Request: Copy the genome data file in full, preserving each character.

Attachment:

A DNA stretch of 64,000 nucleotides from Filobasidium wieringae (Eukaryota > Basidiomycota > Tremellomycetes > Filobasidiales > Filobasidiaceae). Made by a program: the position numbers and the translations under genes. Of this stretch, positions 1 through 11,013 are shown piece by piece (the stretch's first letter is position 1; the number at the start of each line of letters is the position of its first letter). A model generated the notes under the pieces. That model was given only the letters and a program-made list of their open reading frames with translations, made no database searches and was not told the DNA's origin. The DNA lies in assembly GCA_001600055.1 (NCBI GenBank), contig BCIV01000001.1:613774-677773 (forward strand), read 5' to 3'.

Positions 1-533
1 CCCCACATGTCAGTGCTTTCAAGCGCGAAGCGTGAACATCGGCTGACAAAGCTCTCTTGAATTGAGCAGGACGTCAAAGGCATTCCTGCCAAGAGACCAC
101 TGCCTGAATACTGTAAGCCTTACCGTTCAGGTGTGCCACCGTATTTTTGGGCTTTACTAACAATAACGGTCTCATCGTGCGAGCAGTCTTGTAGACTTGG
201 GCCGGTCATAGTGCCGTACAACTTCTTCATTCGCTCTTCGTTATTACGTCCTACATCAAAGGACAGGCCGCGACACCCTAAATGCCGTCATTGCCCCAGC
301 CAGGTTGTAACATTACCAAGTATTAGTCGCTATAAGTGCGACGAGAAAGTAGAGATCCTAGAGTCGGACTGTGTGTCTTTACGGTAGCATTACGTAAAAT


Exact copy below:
A DNA stretch of 64,000 nucleotides from Filobasidium wieringae (Eukaryota > Basidiomycota > Tremellomycetes > Filobasidiales > Filobasidiaceae). Made by a program: the position numbers and the translations under genes. Of this stretch, positions 1 through 11,013 are shown piece by piece (the stretch's first letter is position 1; the number at the start of each line of letters is the position of its first letter). A model generated the notes under the pieces. That model was given only the letters and a program-made list of their open reading frames with translations, made no database searches and was not told the DNA's origin. The DNA lies in assembly GCA_001600055.1 (NCBI GenBank), contig BCIV01000001.1:613774-677773 (forward strand), read 5' to 3'.

Positions 1-533
1 CCCCACATGTCAGTGCTTTCAAGCGCGAAGCGTGAACATCGGCTGACAAAGCTCTCTTGAATTGAGCAGGACGTCAAAGGCATTCCTGCCAAGAGACCAC
101 TGCCTGAATACTGTAAGCCTTACCGTTCAGGTGTGCCACCGTATTTTTGGGCTTTACTAACAATAACGGTCTCATCGTGCGAGCAGTCTTGTAGACTTGG
201 GCCGGTCATAGTGCCGTACAACTTCTTCATTCGCTCTTCGTTATTACGTCCTACATCAAAGGACAGGCCGCGACACCCTAAATGCCGTCATTGCCCCAGC
301 CAGGTTGTAACATTACCAAGTATTAGTCGCTATAAGTGCGACGAGAAAGTAGAGATCCTAGAGTCGGACTGTGTGTCTTTACGGTAGCATTACGTAAAAT